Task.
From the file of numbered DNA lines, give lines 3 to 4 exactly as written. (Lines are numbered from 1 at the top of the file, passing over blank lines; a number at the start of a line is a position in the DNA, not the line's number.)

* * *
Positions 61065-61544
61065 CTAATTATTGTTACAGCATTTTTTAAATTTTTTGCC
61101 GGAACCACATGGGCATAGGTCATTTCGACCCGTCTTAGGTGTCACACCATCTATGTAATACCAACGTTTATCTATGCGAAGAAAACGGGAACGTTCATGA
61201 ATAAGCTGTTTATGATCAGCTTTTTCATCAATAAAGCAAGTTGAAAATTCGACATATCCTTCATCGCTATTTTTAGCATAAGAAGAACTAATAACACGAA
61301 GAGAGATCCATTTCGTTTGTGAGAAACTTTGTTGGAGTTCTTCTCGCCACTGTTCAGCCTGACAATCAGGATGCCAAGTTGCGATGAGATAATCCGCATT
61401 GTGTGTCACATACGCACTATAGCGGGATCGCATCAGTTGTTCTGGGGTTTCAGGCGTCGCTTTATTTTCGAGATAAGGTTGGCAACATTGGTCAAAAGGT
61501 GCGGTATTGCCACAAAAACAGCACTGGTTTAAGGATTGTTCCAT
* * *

61101 GGAACCACATGGGCATAGGTCATTTCGACCCGTCTTAGGTGTCACACCATCTATGTAATACCAACGTTTATCTATGCGAAGAAAACGGGAACGTTCATGA
61201 ATAAGCTGTTTATGATCAGCTTTTTCATCAATAAAGCAAGTTGAAAATTCGACATATCCTTCATCGCTATTTTTAGCATAAGAAGAACTAATAACACGAA